The 3 Biggest E-mail Marketing Myths

Do you think fewer e-mails means high click-through rates? Think again. Here's how e-mail marketing really works.
Co-founder, KISSmetrics
October 10, 2011

When you’re marketing your business through e-mail, you are very likely to plan your e-mails and campaigns based on what you think you would prefer as a customer. But this has been the cause of many failed businesses, especially in the online world. There are tested and proven methods to increase leads, sales and retention, and this information is what your business plan should be based on.

E-mail marketing is one of the most interesting parts of the online business world because it’s the most counter-intuitive. What works for bringing in the most cash is often what you’d least expect to work in your favor.

That being said, here are the top myths in e-mail marketing.

1.  Don’t send e-mail too frequently

This is the hardest rumor to put to rest. You may think that a customer needs his or her space and wants to be contacted just once a month…or maybe once a week, at most. The truth is that the more frequently you send e-mails to your list, the more likely they are to open the e-mail and click the links inside, according to a HubSpot study. In fact, the more often you mail, the less likely they are to report a spam complaint or even unsubscribe. This is even if you mail every single day.

Now, this is something I often wish wasn’t true because it would be easier to not have to write and send e-mails so frequently—and the truth is I probably don’t e-mail as much as I should. However, one can’t deny that mailing every day pays off. In fact, some marketing gurus like Matt Furey even suggest you mail your list twice a day if you can.  The important thing is that you do this from the first day they subscribe so they’re used to it. If you’re a monthly mailer and you suddenly start pinging them every day, it will be too jarring, so bump up your frequency gradually.

Another mini-myth on this topic is that you should only have one link in an e-mail in order to prevent spam complaints. The truth is that having three or four links in the e-mail actually improves your click-through rates, lowers spam complaints and decreases unsubscribes.

2. If you send with a trusted auto-responder, everything will be fine

Companies like Aweber, iContact and Infusionsoft changed the face of how e-mail marketing is done. There was a while where you had to be apprehensive about giving your e-mail address online because you could be opening the doors to endless spam. Then some major e-mail marketing firms stepped up and took the lead so you would know if you hit “Unsubscribe,” you would be left alone.

While this is great for the customer and end user of the e-mail communications, it put a lot of companies at the mercy of the e-mail marketing firms. When you build a list through an e-mail marketing company, you’re trusting that they’ll send your e-mails on time, notify you of any changes to your account, and let you have full access to your customer base. All of these expectations can be violated, depending on the company you’re working with.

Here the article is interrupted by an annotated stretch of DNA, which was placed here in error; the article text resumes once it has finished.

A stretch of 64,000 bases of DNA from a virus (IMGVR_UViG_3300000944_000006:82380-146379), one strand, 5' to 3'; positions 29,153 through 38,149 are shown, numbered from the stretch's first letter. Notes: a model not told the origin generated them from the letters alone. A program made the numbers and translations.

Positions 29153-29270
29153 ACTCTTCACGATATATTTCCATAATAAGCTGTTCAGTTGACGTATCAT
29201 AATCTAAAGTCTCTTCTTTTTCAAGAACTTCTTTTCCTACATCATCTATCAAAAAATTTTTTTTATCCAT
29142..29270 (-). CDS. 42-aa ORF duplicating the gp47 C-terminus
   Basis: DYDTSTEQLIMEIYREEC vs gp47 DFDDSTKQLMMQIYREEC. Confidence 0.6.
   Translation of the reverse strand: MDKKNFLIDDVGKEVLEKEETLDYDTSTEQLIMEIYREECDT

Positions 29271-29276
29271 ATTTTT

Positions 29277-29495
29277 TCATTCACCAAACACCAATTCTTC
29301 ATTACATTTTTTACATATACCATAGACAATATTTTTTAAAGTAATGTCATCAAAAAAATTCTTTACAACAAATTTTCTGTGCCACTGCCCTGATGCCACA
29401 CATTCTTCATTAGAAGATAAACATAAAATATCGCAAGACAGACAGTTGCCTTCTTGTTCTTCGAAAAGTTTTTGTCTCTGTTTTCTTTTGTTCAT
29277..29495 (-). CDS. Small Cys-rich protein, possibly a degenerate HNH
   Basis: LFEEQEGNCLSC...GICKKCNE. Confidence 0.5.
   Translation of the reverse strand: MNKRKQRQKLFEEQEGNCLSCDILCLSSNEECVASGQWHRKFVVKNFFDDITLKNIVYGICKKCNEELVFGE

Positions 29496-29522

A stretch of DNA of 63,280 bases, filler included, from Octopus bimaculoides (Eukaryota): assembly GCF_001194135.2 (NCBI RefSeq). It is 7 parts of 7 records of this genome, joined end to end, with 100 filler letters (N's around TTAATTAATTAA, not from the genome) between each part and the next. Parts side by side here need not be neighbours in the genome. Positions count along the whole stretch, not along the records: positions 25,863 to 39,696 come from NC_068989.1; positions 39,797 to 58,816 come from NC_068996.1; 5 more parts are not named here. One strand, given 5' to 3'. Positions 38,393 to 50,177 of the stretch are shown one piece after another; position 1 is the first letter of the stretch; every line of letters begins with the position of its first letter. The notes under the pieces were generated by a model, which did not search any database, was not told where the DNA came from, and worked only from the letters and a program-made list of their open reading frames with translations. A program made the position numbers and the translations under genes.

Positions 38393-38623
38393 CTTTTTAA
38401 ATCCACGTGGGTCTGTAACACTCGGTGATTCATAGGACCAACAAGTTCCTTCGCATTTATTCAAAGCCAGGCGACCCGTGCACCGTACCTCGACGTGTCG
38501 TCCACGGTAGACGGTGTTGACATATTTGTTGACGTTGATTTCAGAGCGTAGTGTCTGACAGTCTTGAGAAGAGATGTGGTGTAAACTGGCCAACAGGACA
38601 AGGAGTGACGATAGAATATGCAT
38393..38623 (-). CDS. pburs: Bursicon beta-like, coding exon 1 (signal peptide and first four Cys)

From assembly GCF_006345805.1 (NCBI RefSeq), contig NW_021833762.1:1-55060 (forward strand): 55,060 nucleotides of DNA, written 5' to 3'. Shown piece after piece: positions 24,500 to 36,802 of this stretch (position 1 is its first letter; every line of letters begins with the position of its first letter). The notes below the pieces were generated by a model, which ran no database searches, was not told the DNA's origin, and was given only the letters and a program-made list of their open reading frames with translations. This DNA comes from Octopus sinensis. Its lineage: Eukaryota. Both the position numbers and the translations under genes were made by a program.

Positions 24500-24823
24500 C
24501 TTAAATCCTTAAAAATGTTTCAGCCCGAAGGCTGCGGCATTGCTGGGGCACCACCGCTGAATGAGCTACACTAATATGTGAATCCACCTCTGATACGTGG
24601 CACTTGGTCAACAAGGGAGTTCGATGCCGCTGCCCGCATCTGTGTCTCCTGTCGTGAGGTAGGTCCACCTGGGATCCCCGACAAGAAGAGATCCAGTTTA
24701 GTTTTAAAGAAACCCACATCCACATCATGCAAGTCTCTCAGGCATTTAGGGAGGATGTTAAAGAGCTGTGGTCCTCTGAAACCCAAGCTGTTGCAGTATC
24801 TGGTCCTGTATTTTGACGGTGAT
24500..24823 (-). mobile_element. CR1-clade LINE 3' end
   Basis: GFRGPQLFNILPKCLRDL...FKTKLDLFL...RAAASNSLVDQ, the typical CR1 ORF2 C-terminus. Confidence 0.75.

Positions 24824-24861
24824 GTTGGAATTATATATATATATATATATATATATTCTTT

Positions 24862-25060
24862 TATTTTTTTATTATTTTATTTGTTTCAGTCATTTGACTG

I’ve seen e-mail marketing firms freeze their clients’ e-mailing capabilities during crucial product launch periods, as well as simply shut down at really bad times. I’ve also seen e-mail marketing firms close their client’s accounts without warning and refuse to give them their list of customers.

Because of this, it’s essential that you back up your list on a regular basis. Additionally, if you have a major launch or campaign coming up, have an account with another e-mail marketing firm open in case the first one drops the ball at a crucial time.

3. The way to keep your readers interested and buying is to provide informative content

If there’s one karmic injustice in the e-mail marketing world, it’s that you don’t make sales from informing your readers about the latest tips, tricks and news about your industry. You make sales by keeping your readers entertained and providing the illusion of content.

This is another gem that Matt Furey has talked about with his fitness e-mail list. He found that if he gave detailed instructions on how to diet and work out, he would get lower amounts of people opening his e-mails and buying his products. However, when he gave tips like “Do Avarti push-ups after making a green shake,” his sales increased considerably. The best advice to give in an online newsletter is something that sounds informative but is difficult or impossible to implement.

If there’s one real take-home message you should get from this article, it’s that you can’t trust your own feelings on how an e-mail marketing campaign should be. The phrase “You are not your customer” is often repeated, but easily forgotten when you have to make decisions like this. Keep in mind that some customers or subscribers may complain about you following the ideas above. When this happens, take a look at your click-through rates, sales and subscription data to see if they have a point. It’s worth having a few complainers if it means your revenue goes up 20-30 percent this year.